Opera singer next to Hannah Conway on a keyboard

Sarah’s experience 

Have you ever sung a song to summarise a discussion? We did – singing a song to summarise a creative exploration into the voice. Very different to a typical day as a PhD student! 

Questions such as: “how does ageing change your voice?” and “what does voice in the home mean to you?” kickstarted conversations. The safe, but fun, space created for the workshop encouraged involvement and promoted inclusivity; to the extent that it was difficult to get everyone to stop talking! 

The openness and honesty shown in answering the questions surprised me. The shared personal stories made us consider the physical and psychological effects of the environment on voice and identity. Participants spoke of times during their lives in which they did not feel listened to, causing them to lose their confidence and lose their voice, with the result that they barely spoke. After the workshop, I reflected on these life experiences. The importance of proper listening and in valuing all contributions were crucial, two aspects that I will take with me and promote in the future.  

At the end of the workshop, threads from all the conversations were pulled together in a poem and a song. Summarising the different voice-themed discussions by exploring our own voices was a fun and fitting way to end the workshop. I found singing the thoughts and personal reflections from others, and hearing other people sing my ideas, a unique experience that connected us all.  

It was fascinating to observe the techniques used by Hannah and Hazel in engaging the workshop participants and cultivating collaboration. Collaboration and co-production had previously seemed like a daunting endeavour. Now these present exciting possibilities - if a two-hour collaboration between strangers can inspire the creation of a poem and a song, anything seems possible! 

Group dancing at workshop

Nour’s experience 

We live in a very loud world. Voices are all around us. But have we ever stopped and taken a moment to think about what these voices really mean and what they represent? For me, this was not something I reflected on until I participated in the “Voice and Ageing” workshop. Within two hours of that session, people who were complete strangers at the beginning, ended up writing and singing a song together in great harmony. All by the power of voice.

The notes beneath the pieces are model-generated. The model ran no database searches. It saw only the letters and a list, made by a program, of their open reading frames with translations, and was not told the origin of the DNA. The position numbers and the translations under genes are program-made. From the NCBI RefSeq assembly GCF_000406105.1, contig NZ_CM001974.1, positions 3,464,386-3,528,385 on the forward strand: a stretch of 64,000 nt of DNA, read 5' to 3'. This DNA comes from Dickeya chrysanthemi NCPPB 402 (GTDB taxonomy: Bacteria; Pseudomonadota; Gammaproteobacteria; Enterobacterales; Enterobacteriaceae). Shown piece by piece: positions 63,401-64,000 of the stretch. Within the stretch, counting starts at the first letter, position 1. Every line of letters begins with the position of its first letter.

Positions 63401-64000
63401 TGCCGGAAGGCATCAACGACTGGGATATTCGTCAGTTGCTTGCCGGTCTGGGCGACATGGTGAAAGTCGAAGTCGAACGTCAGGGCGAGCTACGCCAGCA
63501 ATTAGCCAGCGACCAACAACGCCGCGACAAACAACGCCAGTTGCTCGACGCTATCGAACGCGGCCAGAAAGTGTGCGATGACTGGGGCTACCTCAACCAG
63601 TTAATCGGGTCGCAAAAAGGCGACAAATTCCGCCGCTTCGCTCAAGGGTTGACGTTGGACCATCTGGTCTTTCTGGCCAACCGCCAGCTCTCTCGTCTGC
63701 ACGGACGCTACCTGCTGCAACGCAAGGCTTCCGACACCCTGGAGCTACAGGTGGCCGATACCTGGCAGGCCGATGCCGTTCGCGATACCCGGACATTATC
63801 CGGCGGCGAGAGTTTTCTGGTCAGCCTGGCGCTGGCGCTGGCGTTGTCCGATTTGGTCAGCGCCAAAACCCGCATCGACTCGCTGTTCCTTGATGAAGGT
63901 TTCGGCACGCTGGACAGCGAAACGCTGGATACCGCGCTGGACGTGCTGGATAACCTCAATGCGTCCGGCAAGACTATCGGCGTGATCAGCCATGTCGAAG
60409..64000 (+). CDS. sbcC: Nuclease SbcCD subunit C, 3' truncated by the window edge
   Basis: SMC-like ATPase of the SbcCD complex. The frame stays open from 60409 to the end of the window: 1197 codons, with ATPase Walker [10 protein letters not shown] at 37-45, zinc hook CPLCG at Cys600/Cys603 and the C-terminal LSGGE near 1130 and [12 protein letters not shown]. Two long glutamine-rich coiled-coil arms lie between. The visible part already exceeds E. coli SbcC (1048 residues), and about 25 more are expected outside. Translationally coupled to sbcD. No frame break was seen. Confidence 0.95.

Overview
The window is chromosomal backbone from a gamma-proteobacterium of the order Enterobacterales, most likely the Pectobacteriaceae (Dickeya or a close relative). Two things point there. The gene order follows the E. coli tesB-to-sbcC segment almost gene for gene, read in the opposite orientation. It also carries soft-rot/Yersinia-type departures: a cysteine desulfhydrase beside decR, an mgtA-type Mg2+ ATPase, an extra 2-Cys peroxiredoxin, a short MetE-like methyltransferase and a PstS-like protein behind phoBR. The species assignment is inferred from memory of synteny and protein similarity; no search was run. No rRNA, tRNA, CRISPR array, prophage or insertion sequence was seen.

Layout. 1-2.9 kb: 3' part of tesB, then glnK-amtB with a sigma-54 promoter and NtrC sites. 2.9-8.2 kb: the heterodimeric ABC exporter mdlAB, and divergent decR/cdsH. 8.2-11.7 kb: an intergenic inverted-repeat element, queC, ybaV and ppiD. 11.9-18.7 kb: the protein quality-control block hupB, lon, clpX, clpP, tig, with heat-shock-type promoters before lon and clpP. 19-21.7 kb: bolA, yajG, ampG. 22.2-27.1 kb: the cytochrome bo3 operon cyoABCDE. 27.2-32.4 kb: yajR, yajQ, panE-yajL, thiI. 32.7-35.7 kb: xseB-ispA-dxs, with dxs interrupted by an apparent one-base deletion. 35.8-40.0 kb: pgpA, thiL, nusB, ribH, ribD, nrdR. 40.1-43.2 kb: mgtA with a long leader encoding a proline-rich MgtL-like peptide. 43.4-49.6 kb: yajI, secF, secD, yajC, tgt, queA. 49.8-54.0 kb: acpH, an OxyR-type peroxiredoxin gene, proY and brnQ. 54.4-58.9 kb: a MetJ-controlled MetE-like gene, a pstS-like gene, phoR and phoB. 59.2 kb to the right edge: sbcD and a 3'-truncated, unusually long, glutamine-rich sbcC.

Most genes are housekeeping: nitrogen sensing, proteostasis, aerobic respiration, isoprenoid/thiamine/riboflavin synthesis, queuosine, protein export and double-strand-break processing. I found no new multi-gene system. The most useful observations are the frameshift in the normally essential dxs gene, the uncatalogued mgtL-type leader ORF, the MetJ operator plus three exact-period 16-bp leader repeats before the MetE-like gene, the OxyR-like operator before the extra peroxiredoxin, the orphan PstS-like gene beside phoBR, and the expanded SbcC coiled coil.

During the session, we had conversations about voice and what it represents for each person. Talking to people from different walks of life made it very clear that, despite our differences, we are all similar in the way we perceive our identity through our voices and much more. Voices reflect history, heritage, memories, vulnerability and empowerment. Voices mean home. Voices mean belonging. Our voices are actually what sparked these conversations in the first place and created a safe space for all of us to open up and share. 

When we were asked to describe our voices and Charmian’s voice, the words we used actually described how the voice made us feel rather than describing the voice itself. It was very interesting to hear what people thought about their voices and how others perceived them. Something that again showed the impact of our voices. This beautiful tool that can build bridges, create a home, and empower us and those around. It was truly a humbling and inspiring experience. 

The noise I make, 
The song I sing,  
The words I choose,  
As powerful  
As I need to be.  
Extract of the poem written by Hazel Gould in collaboration with the attendees to the Voice and Ageing workshop.